Our Impact:In under two years' time we have made great strides towards our goal of becoming the trusted leader and advocate for Georgia's coast.
Through grassroots advocacy, community education, and collaboration, One Hundred Miles is building a broad community of advocates who care about our resources and have the skills and motivation to take action. We are fortunate to work alongside many dedicated groups fighting to protect our coastal resources. We celebrate their work and advocate for effective policies that complement – and strengthen – each organization’s individual efforts.
This work – and our impact on the coast we love – is only possible with your help. Your support fuels our work to preserve, protect, and enhance the 100 miles we cannot live without.
Together, we are making a difference.
We advocate for state and local policy decisions that protect our coast’s most ecologically significant wildlife. We are currently leading the charge against an ill-advised proposal to reopen up the South Atlantic coast to oil and gas exploration and drilling.
Georgia has a coast?! Yes, and it is a wonder of the world – deserving of our pride and in need of our protection. To increase knowledge, interest, and stewardship of our 100 miles we have recently launched a statewide communications campaign. Our project promotes a shared sense of identity and pride for our resources, while creating opportunities for all who love our coast to help protect it.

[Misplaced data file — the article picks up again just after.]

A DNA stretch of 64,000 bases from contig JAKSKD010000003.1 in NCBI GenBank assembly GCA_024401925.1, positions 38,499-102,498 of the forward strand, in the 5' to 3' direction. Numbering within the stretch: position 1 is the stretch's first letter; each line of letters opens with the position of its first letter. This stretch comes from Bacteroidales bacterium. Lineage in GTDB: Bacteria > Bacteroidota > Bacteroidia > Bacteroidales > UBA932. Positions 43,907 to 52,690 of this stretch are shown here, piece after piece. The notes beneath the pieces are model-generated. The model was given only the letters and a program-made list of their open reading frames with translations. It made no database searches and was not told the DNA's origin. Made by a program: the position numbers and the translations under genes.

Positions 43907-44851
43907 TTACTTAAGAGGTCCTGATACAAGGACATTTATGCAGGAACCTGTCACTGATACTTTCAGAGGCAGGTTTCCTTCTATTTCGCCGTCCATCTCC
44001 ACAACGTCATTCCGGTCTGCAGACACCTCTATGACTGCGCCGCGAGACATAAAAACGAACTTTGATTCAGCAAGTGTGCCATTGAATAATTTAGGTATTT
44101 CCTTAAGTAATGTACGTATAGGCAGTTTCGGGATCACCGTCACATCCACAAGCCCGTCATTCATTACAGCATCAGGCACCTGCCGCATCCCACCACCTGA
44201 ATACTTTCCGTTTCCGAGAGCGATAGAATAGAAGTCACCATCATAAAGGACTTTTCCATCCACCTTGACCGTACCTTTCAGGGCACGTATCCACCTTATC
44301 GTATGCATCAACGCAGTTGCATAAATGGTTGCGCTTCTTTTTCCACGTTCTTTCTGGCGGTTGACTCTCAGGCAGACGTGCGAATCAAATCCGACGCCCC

In May 2017, One Hundred Miles and eleven other organizations came together at New Ebenezer Retreat Center to publicly launch the Georgia Coast Collaborative (GCC), an exciting partnership of groups joining efforts to make a difference for Georgia’s coast.
One Hundred Miles is proud to be a member of the Georgia Shorebird Alliance which is nominating Georgia’s barrier islands and marshlands to be designated a Western Hemisphere Shorebird Reserve Network (WHSRN) “landscape of hemispheric importance for shorebirds.” Our role is to coordinate the outreach around this important effort to bring attention to the significance of the Georgia coast as critical wintering and foraging habitat for migrating shorebirds.
We are working to educate community members and other stakeholders in Camden County about the importance of longterm zoning on Cumberland Island as one means to responsibly conserve the island for both private and public generations to come.
In April 2014, the director of the Georgia Environmental Protection Division (EPD) repealed a policy requiring a 25-foot buffer protecting our salt marsh. One Hundred Miles immediately jumped into action, leading a coalition to protect and preserve our state’s signature landscape. We worked throughout 2014 and in the 2015 legislative session to restore this critical requirement of the Erosion and Sedimentation Act!
In 2014, we launched an effort to unify conservation strategies along the coast and spur the adoption of complementary, proactive strategies for growth. We convened a taskforce of our state’s most influential conservation organizations – the Nature Conservancy, Southern Environmental Law Center, Georgia Conservancy, and the Georgia Department of Natural Resources – to evaluate the assets of and threats to Georgia’s 100 mile coast. The resulting product – our Coastal Vision 2050 – informs and provides the foundation for our organization’s response to the threats of unplanned development and sea level rise. As we work to implement our Coastal Vision, we will ensure local governments implement policies that respond to the threat of unplanned growth and effects of climate change.